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A Note from the Editor: Sorcery, Silence, and Becoming-Comparative Literature

Lydia Brambila

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Note from the Editor:

Sorcery, Silence, and Becoming-Comparative Literature

 

Animal, Artist, Hybrid

 

Much popular speculation has arisen in the past year in response to the Coen brothers’ latest film, Inside Llewyn Davis, in an effort to “make sense” of the enigmatic cat(s) woven through the plot. My personal favorite among these theories confers upon this “shifty, totemic cat” the role of a symbolic “device... to amplify Llewyn’s quest for identity” (Wainwright). This cat, in elegant counterpoint to Llewyn’s alienating yet tragic stumble, invites the viewer to engage in the classical literary exercise of scouting out mythic tropes from the Western canon.

            This instance of an animal and human crossing borders brings to mind some immediate associations. The first: a cat who steadily gazed at Derrida’s naked body and drove Derrida to contemplate the logocentric apparati that legitimize some forms of speech while silencing others (372). The second: Deleuze and Guattari’s contemplation of “becoming-Other” as the process propelling both evolution of life and the creation of art. Writers, like sorcerers, combine the Self and the imagined Other to produce works that are “traversed by strange becomings that are not becomings-writer, but becomings-rat, becomings-insect, becomings-wolf,” and, it may follow, becomings-cat. For evolution is not only the result of affiliation between members of a species, but also the result of filiation between members of different species, influencing one another within a larger web of relations (240).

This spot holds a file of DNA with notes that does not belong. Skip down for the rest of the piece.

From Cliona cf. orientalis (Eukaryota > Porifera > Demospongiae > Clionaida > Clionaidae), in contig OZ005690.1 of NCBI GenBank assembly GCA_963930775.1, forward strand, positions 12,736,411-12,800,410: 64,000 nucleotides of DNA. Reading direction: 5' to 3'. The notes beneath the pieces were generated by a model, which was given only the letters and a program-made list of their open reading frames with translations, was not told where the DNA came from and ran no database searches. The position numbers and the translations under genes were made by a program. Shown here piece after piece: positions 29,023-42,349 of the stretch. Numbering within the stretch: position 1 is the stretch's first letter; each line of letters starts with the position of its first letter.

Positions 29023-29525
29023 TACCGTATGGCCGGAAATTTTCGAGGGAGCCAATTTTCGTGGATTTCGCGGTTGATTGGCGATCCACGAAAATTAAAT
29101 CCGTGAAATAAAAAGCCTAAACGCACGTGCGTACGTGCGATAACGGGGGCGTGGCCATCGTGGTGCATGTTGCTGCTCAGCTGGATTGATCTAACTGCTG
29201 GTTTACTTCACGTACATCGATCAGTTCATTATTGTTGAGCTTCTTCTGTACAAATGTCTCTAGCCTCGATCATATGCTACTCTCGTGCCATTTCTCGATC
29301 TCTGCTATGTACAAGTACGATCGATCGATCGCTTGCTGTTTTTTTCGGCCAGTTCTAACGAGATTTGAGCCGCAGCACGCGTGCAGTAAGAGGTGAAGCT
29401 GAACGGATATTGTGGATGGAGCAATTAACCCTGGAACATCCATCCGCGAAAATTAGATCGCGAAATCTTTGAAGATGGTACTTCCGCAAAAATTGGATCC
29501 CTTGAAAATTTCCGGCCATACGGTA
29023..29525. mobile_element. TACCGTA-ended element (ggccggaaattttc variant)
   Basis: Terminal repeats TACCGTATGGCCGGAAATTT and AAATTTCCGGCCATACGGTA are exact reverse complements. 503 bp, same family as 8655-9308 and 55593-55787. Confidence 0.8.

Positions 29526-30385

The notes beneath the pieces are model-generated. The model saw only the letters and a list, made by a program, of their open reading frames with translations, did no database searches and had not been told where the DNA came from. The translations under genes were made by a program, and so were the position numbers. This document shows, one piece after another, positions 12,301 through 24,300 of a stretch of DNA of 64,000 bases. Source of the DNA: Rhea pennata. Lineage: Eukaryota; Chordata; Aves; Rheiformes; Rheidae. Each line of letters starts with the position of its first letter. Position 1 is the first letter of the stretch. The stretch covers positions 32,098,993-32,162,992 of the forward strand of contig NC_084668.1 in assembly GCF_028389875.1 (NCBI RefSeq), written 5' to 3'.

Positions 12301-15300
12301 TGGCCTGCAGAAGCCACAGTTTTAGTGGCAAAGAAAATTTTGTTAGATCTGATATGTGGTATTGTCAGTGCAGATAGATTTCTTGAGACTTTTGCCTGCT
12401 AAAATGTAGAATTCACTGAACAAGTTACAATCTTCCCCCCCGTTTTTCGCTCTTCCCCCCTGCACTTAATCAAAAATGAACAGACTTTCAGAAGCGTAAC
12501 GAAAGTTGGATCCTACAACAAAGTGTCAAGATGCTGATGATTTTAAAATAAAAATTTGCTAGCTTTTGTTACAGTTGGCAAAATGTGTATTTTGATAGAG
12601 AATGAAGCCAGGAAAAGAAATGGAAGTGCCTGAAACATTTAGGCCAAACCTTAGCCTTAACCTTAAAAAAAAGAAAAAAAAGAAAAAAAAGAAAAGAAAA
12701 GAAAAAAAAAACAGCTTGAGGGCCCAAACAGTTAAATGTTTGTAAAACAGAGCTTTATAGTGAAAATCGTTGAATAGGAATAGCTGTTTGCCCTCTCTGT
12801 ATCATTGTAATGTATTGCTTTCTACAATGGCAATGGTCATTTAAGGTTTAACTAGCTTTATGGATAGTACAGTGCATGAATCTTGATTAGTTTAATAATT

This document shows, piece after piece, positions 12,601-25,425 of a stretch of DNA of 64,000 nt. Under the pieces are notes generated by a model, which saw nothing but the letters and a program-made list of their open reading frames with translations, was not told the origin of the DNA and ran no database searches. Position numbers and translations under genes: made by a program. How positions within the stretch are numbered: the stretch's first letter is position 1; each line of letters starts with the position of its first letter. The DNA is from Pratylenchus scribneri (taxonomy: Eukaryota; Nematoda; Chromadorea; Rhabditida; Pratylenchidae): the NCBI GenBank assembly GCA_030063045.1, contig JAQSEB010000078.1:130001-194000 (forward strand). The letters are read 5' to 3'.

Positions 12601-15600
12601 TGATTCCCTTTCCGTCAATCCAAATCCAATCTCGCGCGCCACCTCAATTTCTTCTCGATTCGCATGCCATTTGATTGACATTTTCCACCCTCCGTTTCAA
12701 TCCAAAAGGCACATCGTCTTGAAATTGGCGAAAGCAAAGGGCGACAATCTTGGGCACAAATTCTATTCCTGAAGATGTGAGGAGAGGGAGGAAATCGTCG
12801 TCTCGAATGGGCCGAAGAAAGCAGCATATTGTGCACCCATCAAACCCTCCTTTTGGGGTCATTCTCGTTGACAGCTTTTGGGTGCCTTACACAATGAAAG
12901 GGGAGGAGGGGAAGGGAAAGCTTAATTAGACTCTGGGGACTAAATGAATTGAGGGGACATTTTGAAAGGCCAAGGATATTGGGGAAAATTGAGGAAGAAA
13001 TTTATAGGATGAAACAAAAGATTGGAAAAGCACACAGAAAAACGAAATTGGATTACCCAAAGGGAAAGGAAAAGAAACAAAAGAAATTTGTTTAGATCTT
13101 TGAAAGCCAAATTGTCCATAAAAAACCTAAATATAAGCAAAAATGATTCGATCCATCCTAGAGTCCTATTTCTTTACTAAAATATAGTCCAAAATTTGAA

The act of creating art is itself the result of imaginative hybridity between the writing Self and the imagined Other. The symbolic interplay between folk artist and animal in Inside Llewyn Davis is the sort of unnatural becoming-Other that literary analysis attempts to critically traverse. Rigorous criticism enables the reader to cross borders into the Other through interpretation, dialogue, and imaginative projection. In turn, comparative literature allows us to cross borders of national affiliation and national language such that we may create in its place a discipline of transnational hybridity through filiation--ever-hybrid, ever-multiple, ever-evolving.

 

In Defense of Fiction